“A newspaper is lumber made malleable. It is ink made into words and pictures. It is conceived, born, grows up and dies of old age in a day.” — Jim Bishop
“A newspaper is a circulating library with high blood pressure.” — Arthur Baer
My Heart is Breaking
It was my usual morning. I walked Pepper, came back and fixed myself a cup of cream-lace coffee, and settled down with a book to read while I drank. And suddenly there were tears in my eyes, tears that are still falling, which is why I am writing this blog.
I need to tell someone, besides Pepper, why my face is wet.
The book I’m reading is a simple book by Ari L. Goldman called The Late Starters Orchestra. It’s about the author’s efforts to play the cello. Ari is a former New York Times reporter, and now a professor at the Columbia University Graduate School of Journalism.
Toward the end of his book Ari achieves his goal of playing in public at his 60th birthday party.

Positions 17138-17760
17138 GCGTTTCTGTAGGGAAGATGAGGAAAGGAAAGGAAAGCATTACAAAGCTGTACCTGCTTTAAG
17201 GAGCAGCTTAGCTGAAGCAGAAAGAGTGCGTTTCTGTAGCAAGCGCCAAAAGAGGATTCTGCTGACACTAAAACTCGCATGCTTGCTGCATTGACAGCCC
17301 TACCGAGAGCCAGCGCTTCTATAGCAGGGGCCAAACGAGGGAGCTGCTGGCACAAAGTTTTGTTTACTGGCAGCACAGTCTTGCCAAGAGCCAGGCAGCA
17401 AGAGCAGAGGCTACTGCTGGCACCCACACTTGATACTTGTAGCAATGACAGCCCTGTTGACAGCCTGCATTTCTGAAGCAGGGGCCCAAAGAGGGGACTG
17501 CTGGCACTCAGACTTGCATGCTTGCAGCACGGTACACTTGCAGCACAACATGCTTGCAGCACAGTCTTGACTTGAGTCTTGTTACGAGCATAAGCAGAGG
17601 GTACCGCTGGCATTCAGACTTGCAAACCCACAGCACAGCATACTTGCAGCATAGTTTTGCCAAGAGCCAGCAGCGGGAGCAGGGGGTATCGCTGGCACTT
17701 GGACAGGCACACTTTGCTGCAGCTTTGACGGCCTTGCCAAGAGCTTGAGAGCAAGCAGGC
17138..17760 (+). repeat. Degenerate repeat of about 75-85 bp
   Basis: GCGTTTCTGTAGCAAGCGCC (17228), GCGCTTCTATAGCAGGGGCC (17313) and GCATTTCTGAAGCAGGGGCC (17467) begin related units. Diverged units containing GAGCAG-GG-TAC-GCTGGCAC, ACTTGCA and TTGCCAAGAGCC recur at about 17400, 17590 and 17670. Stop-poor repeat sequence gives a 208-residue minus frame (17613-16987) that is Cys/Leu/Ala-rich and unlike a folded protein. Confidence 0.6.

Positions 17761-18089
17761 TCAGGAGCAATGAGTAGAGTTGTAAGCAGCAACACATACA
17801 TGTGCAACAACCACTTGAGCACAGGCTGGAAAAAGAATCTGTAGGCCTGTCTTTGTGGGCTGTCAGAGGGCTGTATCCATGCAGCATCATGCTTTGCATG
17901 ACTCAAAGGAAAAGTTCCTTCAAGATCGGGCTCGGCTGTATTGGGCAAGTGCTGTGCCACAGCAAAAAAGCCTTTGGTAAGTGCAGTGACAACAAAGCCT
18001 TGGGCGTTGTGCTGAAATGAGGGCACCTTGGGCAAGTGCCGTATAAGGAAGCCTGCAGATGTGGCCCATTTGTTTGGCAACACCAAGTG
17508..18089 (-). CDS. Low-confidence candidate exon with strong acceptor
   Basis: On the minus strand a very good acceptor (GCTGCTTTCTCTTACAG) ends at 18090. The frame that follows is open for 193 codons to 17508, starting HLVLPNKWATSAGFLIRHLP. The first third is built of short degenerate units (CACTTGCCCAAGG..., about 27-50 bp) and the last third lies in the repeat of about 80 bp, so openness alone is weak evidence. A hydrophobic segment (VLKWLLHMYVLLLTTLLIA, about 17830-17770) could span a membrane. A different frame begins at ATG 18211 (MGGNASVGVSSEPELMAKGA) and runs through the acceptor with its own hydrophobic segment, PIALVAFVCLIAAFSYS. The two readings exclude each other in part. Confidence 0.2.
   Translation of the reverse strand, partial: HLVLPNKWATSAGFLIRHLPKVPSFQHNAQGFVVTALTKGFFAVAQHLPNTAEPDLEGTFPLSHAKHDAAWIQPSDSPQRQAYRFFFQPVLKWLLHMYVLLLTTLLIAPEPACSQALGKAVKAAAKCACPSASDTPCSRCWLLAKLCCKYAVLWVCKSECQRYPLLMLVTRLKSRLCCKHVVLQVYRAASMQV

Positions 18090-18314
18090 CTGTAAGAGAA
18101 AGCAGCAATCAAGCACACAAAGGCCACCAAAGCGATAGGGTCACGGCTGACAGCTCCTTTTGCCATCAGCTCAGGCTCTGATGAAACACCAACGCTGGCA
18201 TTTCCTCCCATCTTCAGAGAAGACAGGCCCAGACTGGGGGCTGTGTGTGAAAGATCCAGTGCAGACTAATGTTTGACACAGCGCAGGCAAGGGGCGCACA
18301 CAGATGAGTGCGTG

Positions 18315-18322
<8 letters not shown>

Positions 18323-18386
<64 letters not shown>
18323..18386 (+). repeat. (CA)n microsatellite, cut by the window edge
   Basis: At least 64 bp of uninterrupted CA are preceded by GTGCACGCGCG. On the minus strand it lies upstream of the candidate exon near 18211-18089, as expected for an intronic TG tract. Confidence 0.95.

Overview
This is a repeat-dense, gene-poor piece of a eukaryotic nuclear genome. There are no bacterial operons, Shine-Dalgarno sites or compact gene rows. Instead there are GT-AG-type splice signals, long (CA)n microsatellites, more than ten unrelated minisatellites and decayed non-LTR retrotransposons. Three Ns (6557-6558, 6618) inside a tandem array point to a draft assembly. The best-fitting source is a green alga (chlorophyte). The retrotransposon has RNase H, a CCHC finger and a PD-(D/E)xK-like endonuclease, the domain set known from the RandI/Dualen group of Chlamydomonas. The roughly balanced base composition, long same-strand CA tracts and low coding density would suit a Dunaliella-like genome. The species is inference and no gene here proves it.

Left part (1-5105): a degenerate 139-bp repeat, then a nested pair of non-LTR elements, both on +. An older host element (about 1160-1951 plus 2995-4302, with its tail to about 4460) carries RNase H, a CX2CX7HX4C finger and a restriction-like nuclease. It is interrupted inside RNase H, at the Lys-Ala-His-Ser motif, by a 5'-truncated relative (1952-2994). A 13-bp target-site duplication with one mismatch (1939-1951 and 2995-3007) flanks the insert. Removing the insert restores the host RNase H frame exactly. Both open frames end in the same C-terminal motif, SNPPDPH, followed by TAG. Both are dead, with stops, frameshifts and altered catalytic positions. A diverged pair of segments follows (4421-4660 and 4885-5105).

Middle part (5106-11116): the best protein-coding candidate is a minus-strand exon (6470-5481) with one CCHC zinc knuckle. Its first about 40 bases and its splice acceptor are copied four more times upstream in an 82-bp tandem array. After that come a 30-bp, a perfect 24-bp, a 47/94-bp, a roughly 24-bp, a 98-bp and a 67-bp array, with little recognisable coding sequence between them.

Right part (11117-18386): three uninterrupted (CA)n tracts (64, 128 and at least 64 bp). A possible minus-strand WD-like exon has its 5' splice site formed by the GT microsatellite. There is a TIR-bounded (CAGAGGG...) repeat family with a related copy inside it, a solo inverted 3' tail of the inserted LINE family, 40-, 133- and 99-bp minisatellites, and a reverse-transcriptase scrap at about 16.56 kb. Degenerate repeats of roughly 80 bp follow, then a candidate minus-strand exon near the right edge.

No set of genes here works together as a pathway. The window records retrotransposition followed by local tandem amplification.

He then writes “…I would die a happy man. I was a musician. Maybe that wouldn’t be the first thing that the newspapers would write in my obituary (if there are still newspapers) … “It was those last five words that opened the floodgates in my eyes.
I was a journalist for 37 years. I worked for honorable newspapers that did not slant the news, which was most of them during my career era. I tried, as did my reporter colleagues, to give the people what they needed to know in as objective a manner as possible. One of the newspapers I worked for has folded. The others are dying, or hollow publications of what they once were.
As a city editor at a 65,000 circulation daily, I had 21 reporters covering local beats. The last time I visited the paper, the city editor had seven reporters covering the same beats.
In the past few days, I’ve been reading stories, proudly told, about how fake online news impacted the recent election. And I’ve heard newspapers referred to as archaic. Shouldn’t we all be crying?
I love the Internet, the connection it gives me to loved ones, and the ease it gives me to have the answer to almost every question I have at my fingertips. But I also know not to believe everything I read. That has always been true, even when newspapers were in their prime. But it is especially true these days when anyone can write anything they want without regard to truth.
You can’t be a journalist and not believe in, and support, freedom of speech. And I do.
So where do we go from here? I don’t know. And that’s another reason my heart is breaking.